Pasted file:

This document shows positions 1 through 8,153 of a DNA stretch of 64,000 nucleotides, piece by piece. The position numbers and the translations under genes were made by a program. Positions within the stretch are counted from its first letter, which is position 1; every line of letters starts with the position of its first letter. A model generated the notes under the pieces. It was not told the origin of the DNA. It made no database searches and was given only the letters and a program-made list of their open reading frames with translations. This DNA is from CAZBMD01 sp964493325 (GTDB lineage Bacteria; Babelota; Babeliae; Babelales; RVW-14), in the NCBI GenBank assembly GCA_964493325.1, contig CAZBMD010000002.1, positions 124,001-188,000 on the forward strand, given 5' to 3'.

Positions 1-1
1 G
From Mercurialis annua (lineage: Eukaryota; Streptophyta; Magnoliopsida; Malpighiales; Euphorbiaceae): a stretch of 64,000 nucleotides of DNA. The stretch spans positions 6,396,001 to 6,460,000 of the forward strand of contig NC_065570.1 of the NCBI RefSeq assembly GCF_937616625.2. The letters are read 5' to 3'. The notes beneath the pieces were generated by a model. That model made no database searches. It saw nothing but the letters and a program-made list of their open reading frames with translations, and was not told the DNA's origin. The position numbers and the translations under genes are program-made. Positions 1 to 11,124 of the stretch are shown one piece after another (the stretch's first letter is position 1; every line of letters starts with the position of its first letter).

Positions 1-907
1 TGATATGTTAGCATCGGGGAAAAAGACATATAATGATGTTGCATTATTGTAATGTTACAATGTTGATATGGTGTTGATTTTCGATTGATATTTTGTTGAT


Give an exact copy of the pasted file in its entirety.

This document shows positions 1 through 8,153 of a DNA stretch of 64,000 nucleotides, piece by piece. The position numbers and the translations under genes were made by a program. Positions within the stretch are counted from its first letter, which is position 1; every line of letters starts with the position of its first letter. A model generated the notes under the pieces. It was not told the origin of the DNA. It made no database searches and was given only the letters and a program-made list of their open reading frames with translations. This DNA is from CAZBMD01 sp964493325 (GTDB lineage Bacteria; Babelota; Babeliae; Babelales; RVW-14), in the NCBI GenBank assembly GCA_964493325.1, contig CAZBMD010000002.1, positions 124,001-188,000 on the forward strand, given 5' to 3'.

Positions 1-1
1 G
From Mercurialis annua (lineage: Eukaryota; Streptophyta; Magnoliopsida; Malpighiales; Euphorbiaceae): a stretch of 64,000 nucleotides of DNA. The stretch spans positions 6,396,001 to 6,460,000 of the forward strand of contig NC_065570.1 of the NCBI RefSeq assembly GCF_937616625.2. The letters are read 5' to 3'. The notes beneath the pieces were generated by a model. That model made no database searches. It saw nothing but the letters and a program-made list of their open reading frames with translations, and was not told the DNA's origin. The position numbers and the translations under genes are program-made. Positions 1 to 11,124 of the stretch are shown one piece after another (the stretch's first letter is position 1; every line of letters starts with the position of its first letter).

Positions 1-907
1 TGATATGTTAGCATCGGGGAAAAAGACATATAATGATGTTGCATTATTGTAATGTTACAATGTTGATATGGTGTTGATTTTCGATTGATATTTTGTTGAT